Archaeology breakthrough: How 2,000-year-old Roman shipwreck discovery ‘redefined’ history
Scuba researchers explored waters in Florida when they came across the shipwreck of a Roman vessel. The ship was called ‘Panarea III,’ and was expected to have sailed between Rome and Carthage about 218-210 AD during the Second Punic War.
In 2010 US archeologists using sonar equipment and a remotely operated submersible find it at 130 meters depth.
In the center of the researchers, the Italian archeologists considered that the ship was a supply vessel in the fleet of the Roman consul Marcus Claudius Marcellus.
Among the stunning artefacts were “small fishing plates, kalathoi, pitcher, and the louterion,” the archaeologists said.
They said the latter was probably used as a sacrificial altar on board the ship.
Jarrod Jablonski, one of the divers, added: “Metal supports still embedded in the base were likely used for fastening to the deck.
“The Louterion (the ship) is one of many unique discoveries that promise to help redefine what we understand about ancient trade routes and commerce in the 3rd century BC.”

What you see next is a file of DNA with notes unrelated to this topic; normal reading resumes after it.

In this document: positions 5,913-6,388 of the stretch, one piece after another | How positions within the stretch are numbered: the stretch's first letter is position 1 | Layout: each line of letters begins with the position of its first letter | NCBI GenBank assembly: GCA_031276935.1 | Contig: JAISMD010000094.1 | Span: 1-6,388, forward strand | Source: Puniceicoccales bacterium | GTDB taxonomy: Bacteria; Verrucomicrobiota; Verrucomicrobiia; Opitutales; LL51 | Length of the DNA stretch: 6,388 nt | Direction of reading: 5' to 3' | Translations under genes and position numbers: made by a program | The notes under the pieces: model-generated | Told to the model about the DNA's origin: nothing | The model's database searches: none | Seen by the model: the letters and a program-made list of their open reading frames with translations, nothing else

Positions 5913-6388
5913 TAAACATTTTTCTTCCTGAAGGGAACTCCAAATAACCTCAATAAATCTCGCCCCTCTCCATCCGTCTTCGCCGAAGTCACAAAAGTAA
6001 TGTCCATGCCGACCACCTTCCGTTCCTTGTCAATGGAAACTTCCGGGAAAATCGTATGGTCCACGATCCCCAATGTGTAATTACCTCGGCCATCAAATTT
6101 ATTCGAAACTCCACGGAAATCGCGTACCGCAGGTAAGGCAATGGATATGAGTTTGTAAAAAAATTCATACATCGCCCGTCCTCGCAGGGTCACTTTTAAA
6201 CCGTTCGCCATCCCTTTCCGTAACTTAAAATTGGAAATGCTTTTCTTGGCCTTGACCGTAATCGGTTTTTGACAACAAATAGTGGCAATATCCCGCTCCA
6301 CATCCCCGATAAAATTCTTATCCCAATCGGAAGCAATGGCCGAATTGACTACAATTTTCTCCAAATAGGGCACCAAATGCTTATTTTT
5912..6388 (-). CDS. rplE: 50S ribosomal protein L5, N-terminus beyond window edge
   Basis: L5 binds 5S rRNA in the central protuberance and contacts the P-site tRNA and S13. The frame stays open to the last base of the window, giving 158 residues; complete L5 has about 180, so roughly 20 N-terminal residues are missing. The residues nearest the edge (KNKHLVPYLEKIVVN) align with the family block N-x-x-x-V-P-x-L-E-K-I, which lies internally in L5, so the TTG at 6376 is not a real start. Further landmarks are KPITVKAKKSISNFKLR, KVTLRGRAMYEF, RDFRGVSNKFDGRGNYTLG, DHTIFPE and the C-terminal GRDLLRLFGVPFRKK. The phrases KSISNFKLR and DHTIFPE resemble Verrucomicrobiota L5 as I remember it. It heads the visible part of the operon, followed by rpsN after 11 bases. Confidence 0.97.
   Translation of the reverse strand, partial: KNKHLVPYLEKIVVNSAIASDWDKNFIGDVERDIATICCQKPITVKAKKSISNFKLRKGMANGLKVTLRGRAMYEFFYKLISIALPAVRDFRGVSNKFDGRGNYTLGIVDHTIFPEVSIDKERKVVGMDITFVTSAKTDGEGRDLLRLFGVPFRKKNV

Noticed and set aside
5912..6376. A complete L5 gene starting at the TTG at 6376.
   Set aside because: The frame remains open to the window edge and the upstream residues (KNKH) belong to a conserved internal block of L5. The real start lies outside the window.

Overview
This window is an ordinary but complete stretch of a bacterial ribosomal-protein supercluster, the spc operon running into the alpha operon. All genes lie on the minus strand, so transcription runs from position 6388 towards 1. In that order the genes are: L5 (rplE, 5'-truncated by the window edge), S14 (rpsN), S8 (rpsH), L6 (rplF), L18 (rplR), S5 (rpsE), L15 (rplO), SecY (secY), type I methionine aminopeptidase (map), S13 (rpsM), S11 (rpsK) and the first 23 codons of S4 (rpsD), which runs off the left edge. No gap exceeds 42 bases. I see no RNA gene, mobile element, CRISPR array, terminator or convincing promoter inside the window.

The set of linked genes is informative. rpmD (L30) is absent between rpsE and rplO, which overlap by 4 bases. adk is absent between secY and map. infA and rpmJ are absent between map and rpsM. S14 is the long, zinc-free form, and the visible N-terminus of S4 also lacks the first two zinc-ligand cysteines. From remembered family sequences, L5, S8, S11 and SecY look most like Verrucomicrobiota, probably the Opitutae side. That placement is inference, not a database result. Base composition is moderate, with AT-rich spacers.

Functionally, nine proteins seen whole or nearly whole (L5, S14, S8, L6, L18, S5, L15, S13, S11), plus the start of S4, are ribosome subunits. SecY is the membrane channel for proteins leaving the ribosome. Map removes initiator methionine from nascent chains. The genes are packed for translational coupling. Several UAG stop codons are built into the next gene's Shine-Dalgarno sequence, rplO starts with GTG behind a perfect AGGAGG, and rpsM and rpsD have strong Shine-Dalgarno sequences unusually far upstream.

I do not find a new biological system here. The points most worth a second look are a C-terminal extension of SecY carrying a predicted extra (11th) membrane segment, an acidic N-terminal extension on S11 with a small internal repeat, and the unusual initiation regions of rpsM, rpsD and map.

A similar discovery was made in the waters of the Mediterranean when a Phoenician vessel was found by researchers.
The Phoenicians were the direct descendent of the Canaanites of the south Syrian and Lebanese coast – known as a great maritime people who had developed a high level of shipbuilding technology.
It was found at a depth of 125 metres below the surface.
According to Science News, after they find, Dr. Gambin said: “This shipwreck may offer new and significant information about Phoenician seafaring and trade in the central Mediterranean during the archaic period.
“To date, little is known about the earliest contact of Phoenician mariners with the Maltese islands.”
The researchers claimed that the ship was sailing from Sicily to Malta when it sank.
It was about 15 metres long and carried a cargo of 20 grinding stones (about 35 kg each) and 50 amphorae of seven different types – indicating the ship had been indifferent harbours.
Dr. Gambin added: “This discovery may be considered as one of the best-preserved archaeological sites in Malta datable to the early Phoenician period.”